The University of California, Los Angeles is a public research university in Los Angeles. It became the Southern Branch of the University of California in 1919, making it the third-oldest undergraduate campus of the 10-campus University of California system, it offers 337 graduate degree programs in a wide range of disciplines. UCLA enrolls about 31,000 undergraduate and 13,000 graduate students and had 119,000 applicants for Fall 2016, including transfer applicants, making the school the most applied-to of any American university; the university is organized into six undergraduate colleges, seven professional schools, four professional health science schools. The undergraduate colleges are the College of Science; as of 2017, 24 Nobel laureates, three Fields Medalists, five Turing Award winners, two Chief Scientists of the U. S. Air Force have been affiliated with UCLA as researchers, or alumni. Among the current faculty members, 55 have been elected to the National Academy of Sciences, 28 to the National Academy of Engineering, 39 to the Institute of Medicine, 124 to the American Academy of Arts and Sciences.
The university was elected to the Association of American Universities in 1974. UCLA is considered one of the country's Public Ivies, meaning that it is a public university thought to provide a quality of education comparable with that of the Ivy League. In 2018, US News & World Report named UCLA the best public university in the United States. UCLA student-athletes compete as the Bruins in the Pac-12 Conference; the Bruins have won 126 national championships, including 116 NCAA team championships, more than any other university except Stanford, who has won 117. UCLA student-athletes and staff won 251 Olympic medals: 126 gold, 65 silver, 60 bronze. UCLA student-athletes competed in every Olympics since 1920 with one exception and won a gold medal in every Olympics the U. S. participated in since 1932. In March 1881, the California State Legislature authorized the creation of a southern branch of the California State Normal School in downtown Los Angeles to train teachers for the growing population of Southern California.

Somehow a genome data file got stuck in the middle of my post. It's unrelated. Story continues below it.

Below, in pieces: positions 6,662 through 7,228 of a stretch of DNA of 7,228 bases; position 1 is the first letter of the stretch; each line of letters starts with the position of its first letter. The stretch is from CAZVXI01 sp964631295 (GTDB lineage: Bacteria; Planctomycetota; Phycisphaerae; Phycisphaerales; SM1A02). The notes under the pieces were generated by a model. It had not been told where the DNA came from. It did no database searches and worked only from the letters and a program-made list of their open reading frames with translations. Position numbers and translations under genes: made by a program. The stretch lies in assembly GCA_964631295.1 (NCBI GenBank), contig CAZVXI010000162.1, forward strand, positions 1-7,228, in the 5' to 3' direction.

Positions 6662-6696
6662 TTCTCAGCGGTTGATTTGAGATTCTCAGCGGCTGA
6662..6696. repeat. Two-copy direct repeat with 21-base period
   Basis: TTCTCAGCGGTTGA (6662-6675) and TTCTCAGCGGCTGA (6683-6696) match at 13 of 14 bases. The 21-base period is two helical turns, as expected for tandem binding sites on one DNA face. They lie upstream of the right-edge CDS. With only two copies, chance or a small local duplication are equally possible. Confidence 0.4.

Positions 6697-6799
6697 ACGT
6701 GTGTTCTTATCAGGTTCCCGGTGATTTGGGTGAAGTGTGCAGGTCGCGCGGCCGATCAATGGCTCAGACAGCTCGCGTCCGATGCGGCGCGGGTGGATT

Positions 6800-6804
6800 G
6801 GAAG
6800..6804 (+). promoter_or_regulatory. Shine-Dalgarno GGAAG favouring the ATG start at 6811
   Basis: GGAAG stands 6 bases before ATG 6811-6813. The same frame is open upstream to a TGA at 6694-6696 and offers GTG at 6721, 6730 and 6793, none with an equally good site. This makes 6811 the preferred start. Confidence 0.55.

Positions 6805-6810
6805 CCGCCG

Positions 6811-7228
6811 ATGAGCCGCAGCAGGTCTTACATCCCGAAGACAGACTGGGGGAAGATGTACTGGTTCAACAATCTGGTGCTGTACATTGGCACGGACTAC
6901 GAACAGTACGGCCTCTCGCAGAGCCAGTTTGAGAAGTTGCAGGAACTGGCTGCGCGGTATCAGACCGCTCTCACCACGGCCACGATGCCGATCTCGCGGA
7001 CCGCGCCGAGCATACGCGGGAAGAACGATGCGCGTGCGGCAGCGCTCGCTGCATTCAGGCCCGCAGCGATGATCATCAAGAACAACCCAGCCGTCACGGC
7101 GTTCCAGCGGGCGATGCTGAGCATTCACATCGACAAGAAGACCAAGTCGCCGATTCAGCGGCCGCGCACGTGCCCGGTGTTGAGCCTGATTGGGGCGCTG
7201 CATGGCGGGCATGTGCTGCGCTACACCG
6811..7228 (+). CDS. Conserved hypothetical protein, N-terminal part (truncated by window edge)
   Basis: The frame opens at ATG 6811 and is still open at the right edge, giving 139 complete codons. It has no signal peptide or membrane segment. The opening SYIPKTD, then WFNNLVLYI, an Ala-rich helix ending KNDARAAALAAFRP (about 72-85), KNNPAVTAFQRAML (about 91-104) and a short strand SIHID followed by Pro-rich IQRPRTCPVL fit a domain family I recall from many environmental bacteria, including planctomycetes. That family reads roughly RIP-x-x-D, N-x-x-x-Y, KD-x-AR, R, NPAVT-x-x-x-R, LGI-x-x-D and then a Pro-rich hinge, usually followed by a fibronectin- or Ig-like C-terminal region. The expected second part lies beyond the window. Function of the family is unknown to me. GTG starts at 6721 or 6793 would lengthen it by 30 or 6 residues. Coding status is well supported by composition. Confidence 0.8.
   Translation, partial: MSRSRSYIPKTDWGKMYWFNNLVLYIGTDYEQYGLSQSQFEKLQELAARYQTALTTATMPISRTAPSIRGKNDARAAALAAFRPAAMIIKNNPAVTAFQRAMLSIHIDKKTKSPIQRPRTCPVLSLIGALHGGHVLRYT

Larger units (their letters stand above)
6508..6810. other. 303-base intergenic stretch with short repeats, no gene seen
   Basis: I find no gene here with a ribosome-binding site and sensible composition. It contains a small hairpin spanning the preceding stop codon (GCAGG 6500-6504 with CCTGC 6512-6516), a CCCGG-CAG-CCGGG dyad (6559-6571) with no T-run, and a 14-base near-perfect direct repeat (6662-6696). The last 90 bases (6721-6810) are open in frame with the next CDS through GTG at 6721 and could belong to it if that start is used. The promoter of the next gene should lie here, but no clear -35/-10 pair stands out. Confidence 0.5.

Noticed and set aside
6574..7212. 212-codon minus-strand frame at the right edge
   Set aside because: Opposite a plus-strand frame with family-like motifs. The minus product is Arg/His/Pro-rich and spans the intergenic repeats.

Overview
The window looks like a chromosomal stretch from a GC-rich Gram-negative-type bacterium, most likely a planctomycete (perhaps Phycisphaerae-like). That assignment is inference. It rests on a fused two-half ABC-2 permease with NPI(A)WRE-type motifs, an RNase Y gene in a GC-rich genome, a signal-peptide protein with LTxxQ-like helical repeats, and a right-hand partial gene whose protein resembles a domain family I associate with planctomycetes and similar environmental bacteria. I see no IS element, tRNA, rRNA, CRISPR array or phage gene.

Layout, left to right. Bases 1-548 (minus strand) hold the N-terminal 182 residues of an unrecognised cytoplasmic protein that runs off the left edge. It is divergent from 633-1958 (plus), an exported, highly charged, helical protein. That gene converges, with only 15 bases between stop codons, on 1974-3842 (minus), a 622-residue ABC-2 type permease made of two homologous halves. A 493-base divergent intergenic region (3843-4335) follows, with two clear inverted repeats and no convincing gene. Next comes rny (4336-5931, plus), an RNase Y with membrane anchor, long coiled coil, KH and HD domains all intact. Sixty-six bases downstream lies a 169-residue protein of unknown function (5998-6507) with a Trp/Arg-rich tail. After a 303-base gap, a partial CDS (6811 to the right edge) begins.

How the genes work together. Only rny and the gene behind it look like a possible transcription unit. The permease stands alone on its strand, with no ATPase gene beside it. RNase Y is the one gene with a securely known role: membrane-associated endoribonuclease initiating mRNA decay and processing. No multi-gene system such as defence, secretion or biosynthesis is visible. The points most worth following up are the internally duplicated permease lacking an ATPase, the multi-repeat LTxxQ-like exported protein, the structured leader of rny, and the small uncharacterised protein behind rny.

The Los Angeles branch of the California State Normal School opened on August 29, 1882, on what is now the site of the Central Library of the Los Angeles Public Library system. The facility included an elementary school where teachers-in-training could practice their technique with children; that elementary school is related to the present day UCLA Lab School. In 1887, the branch campus became independent and changed its name to Los Angeles State Normal School. In 1914, the school moved to a new campus on Vermont Avenue in East Hollywood. In 1917, UC Regent Edward Augustus Dickson, the only regent representing the Southland at the time, Ernest Carroll Moore, Director of the Normal School, began to lobby the State Legislature to enable the school to become the second University of California campus, after UC Berkeley, they met resistance from UC Berkeley alumni, Northern California members of the state legislature, Benjamin Ide Wheeler, President of the University of California from 1899 to 1919, who were all vigorously opposed to the idea of a southern campus.
However, David Prescott Barrows, the new President of the University of California, did not share Wheeler's objections. On May 23, 1919, the Southern Californians' efforts were rewarded when Governor William D. Stephens signed Assembly Bill 626 into law, which transformed the Los Angeles Normal School into the Southern Branch of the University of California; the same legislation added the College of Letters and Science. The Southern Branch campus opened on September 15 of that year, offering two-year undergraduate programs to 250 Letters and Science students and 1,250 students in the Teachers College, under Moore's continued direction. Under University of California President William Wallace Campbell, enrollment at the Southern Branch expanded so that by the mid-1920s the institution was outgrowing the 25 acre Vermont Avenue location; the Regents searched for a new location and announced their selection of the so-called "Beverly Site"—just west of Beverly Hills—on March 21, 1925 edging out the panoramic hills of the still-empty Palos Verdes Peninsula.
After the athletic teams entered the Pacific Coast conference in 1926, the Southern Branch student council adopted the nickname "Bruins", a name offered by the student council at UC Berkeley. In 1927, the Regents renamed the Southern Branch the University of California at Los Angeles. In the same year, the state broke ground in Westwood on land sold for $1 million, less than one-third its value, by real estate developers Edwin and Harold Janss, for whom the Janss Steps are named; the campus in Westwood opened to students in 1929. The original four buildings were the College Library, Royce Hall, the Physics-Biology Building, the Chemistry Building, arrayed around a quadrangular courtyard on the 400 acre campus; the first undergraduate classes on the new campus were held in 1929 with 5,500 students. After lobbying by alumni, faculty and community leaders, UCLA was permitted to award the master's degree in 1933, the doctorate in 1936, against continued resistance from UC Berkeley. A timeline of the history can be found on its website, as well